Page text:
Levels
Levels

Levels

Shaming
Shaming

Shaming

Standards
Standards

Standards

You Sir
You Sir

You Sir

shameful
shameful

shameful

shamed
shamed

shamed

koh
 koh

koh

that face
 that face

that face

shame on you
shame on you

shame on you

this song
this song

this song

πŸ”₯ | Latest

Memes, πŸ€–, and Kingdom: New Zealand will ban plastic microbeads by 2018 Clean newlook Clear ACTIVE NATURALS. NEUTROGENA DEEP CLEAN daily pore positively radiant. skin brightening daily scrub cleanser GENTLE SCRUB FREE even tone and oil free utrogenar T5502 (569) @Seekthetruth ScienceAlert.com- NewZealand is the latest country to take action against insidious plastic microbeads. Earlier this year, environment minister Nick Smith announced that microbeads would no longer be allowed in any cosmetics or personal care items, starting July 1, 2018, and that any company caught sneaking them into products would be fined NZ $100,000 (US $73,000). Microbeads are tiny plastic beads, usually manufactured from polypropylene or polyethylene, that are added to countless products as an exfoliant. They’re used in a wide range of skin care products, such as facial scrubs, masks, cleansers, soaps, and toothpastes. Because they are so tiny, microbeads cannot be properly filtered out by wastewater treatment facilities and they end up in waterways. They never biodegrade and they’re being found in increasingly numbers of marineanimals. At a press conference, Smith expressed displeasure at companies’ slow movement toward banning microbeads: β€œSome companies have already announced that their intention is to phase them out. I was surprised today, despite those commitments, seeing a very wide range of dozens and dozens of products, everything from shampoos to face cleaners to shaving creams to sunscreen and toothpaste containing these microbeads.” New Zealand is joining Canada, the United States, Sweden, and the United Kingdom in taking a stance against microbeads. Unfortunately, Australia is waiting to see if the industry self-regulates before imposing an official ban, a move that Greenpeace says is ineffective. Not everyone is entirely pleased with Smith’s move. Greenpeace wants to make sure that the ban will go beyond cosmetics and personal care products to include household cleaners that contain microbeads: β€œWe’ve seen other countries, like the United States, use narrow definitions that allow heaps of nasty products to stay on the shelves. We can’t let that happen in New Zealand.”
Memes, πŸ€–, and Kingdom: New Zealand will ban plastic
 microbeads by 2018
 Clean
 newlook
 Clear
 ACTIVE NATURALS.
 NEUTROGENA
 DEEP
 CLEAN
 daily pore
 positively radiant.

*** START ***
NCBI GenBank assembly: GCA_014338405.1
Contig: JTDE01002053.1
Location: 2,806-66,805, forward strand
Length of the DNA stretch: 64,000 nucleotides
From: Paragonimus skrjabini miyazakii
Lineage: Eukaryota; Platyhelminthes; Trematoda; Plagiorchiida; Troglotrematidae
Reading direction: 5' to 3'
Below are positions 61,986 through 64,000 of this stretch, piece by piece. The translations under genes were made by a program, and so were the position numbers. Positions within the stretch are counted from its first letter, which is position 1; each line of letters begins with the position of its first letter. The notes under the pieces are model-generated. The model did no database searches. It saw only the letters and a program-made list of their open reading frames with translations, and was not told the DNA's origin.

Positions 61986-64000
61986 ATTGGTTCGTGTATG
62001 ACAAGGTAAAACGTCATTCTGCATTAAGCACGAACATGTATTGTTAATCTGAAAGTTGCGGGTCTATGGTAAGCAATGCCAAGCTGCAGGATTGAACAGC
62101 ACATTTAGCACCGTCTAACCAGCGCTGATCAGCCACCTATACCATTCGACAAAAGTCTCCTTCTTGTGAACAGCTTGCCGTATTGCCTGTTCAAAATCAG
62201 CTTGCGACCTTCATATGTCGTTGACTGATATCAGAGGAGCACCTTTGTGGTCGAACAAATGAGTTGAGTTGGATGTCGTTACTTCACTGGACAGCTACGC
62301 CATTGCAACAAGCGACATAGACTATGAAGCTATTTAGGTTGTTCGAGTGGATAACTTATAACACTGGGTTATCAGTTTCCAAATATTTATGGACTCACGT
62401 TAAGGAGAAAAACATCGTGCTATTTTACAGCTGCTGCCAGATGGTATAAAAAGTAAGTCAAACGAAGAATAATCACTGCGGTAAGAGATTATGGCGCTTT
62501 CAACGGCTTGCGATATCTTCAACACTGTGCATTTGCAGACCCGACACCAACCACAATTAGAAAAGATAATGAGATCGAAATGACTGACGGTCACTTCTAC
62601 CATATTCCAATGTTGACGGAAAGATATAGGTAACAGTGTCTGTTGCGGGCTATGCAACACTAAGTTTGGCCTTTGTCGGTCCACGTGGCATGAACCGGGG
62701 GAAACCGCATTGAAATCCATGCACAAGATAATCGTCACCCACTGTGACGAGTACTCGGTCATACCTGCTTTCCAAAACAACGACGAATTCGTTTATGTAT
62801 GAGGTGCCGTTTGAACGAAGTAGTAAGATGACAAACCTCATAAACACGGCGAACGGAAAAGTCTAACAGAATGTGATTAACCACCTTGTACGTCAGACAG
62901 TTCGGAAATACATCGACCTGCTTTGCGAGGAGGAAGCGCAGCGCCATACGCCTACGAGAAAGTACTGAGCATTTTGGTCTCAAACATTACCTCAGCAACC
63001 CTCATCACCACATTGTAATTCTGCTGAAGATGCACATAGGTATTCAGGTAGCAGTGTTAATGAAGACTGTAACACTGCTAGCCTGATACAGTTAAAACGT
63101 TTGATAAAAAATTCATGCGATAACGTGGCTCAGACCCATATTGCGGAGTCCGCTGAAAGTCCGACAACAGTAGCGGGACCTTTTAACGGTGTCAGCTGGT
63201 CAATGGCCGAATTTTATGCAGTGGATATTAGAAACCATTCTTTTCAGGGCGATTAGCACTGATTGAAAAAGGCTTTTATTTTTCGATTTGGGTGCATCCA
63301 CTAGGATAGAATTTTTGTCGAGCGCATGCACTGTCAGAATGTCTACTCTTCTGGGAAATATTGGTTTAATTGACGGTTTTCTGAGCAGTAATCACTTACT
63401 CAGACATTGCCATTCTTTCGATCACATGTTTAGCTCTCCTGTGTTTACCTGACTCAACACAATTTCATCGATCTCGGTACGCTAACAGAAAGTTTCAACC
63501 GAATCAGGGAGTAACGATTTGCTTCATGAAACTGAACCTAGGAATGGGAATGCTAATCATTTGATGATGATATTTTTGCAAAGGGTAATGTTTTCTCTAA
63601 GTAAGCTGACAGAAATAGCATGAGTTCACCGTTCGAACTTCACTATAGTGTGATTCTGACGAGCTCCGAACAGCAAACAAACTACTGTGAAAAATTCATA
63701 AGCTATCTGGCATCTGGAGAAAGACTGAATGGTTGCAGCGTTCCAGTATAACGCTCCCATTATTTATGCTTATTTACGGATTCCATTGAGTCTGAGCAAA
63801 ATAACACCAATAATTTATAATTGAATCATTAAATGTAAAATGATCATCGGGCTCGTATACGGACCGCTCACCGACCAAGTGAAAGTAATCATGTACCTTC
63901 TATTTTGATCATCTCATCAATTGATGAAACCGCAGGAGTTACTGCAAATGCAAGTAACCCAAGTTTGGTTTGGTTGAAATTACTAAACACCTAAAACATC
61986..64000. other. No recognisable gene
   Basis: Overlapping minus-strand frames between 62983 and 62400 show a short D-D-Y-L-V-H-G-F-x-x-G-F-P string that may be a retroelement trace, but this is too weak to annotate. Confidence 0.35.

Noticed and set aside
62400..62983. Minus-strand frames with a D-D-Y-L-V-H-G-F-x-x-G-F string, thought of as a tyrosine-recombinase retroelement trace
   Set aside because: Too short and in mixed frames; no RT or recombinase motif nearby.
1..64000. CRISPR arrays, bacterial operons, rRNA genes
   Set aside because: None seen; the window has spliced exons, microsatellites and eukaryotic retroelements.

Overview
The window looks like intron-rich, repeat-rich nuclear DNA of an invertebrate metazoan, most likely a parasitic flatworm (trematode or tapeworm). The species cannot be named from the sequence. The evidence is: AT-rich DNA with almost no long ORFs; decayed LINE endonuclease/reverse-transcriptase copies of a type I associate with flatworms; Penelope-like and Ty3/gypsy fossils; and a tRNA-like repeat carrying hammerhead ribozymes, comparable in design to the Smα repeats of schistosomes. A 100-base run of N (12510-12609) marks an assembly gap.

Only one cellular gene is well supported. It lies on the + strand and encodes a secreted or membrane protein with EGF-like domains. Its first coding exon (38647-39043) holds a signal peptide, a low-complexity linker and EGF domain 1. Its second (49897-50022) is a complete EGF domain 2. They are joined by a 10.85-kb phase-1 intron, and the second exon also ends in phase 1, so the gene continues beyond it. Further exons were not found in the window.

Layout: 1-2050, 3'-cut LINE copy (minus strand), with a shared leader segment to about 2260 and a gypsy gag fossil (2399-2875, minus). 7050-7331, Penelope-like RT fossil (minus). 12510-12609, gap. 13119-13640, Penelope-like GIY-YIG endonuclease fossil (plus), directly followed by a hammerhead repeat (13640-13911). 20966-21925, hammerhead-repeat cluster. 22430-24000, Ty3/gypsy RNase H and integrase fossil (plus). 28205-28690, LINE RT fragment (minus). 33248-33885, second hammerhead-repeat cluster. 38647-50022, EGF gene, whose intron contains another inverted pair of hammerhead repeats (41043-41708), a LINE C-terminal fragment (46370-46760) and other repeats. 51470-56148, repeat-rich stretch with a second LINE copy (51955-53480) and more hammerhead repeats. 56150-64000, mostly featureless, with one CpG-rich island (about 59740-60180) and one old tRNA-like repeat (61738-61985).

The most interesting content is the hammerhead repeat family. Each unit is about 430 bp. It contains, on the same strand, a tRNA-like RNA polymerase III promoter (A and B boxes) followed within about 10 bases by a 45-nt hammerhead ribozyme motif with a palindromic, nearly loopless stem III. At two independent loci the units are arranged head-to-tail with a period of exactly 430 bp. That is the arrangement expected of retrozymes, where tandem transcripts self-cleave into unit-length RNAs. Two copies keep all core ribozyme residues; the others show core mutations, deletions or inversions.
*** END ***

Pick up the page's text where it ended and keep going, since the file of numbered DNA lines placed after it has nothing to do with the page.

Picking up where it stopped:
skin brightening
 daily scrub
 cleanser
 GENTLE
 SCRUB
 FREE
 even tone and
 oil free
 utrogenar
 T5502 (569)
 @Seekthetruth
ScienceAlert.com- NewZealand is the latest country to take action against insidious plastic microbeads. Earlier this year, environment minister Nick Smith announced that microbeads would no longer be allowed in any cosmetics or personal care items, starting July 1, 2018, and that any company caught sneaking them into products would be fined NZ $100,000 (US $73,000). Microbeads are tiny plastic beads, usually manufactured from polypropylene or polyethylene, that are added to countless products as an exfoliant. They’re used in a wide range of skin care products, such as facial scrubs, masks, cleansers, soaps, and toothpastes. Because they are so tiny, microbeads cannot be properly filtered out by wastewater treatment facilities and they end up in waterways. They never biodegrade and they’re being found in increasingly numbers of marineanimals. At a press conference, Smith expressed displeasure at companies’ slow movement toward banning microbeads: β€œSome companies have already announced that their intention is to phase them out. I was surprised today, despite those commitments, seeing a very wide range of dozens and dozens of products, everything from shampoos to face cleaners to shaving creams to sunscreen and toothpaste containing these microbeads.” New Zealand is joining Canada, the United States, Sweden, and the United Kingdom in taking a stance against microbeads. Unfortunately, Australia is waiting to see if the industry self-regulates before imposing an official ban, a move that Greenpeace says is ineffective. Not everyone is entirely pleased with Smith’s move. Greenpeace wants to make sure that the ban will go beyond cosmetics and personal care products to include household cleaners that contain microbeads: β€œWe’ve seen other countries, like the United States, use narrow definitions that allow heaps of nasty products to stay on the shelves. We can’t let that happen in New Zealand.”

ScienceAlert.com- NewZealand is the latest country to take action against insidious plastic microbeads. Earlier this year, environment minis...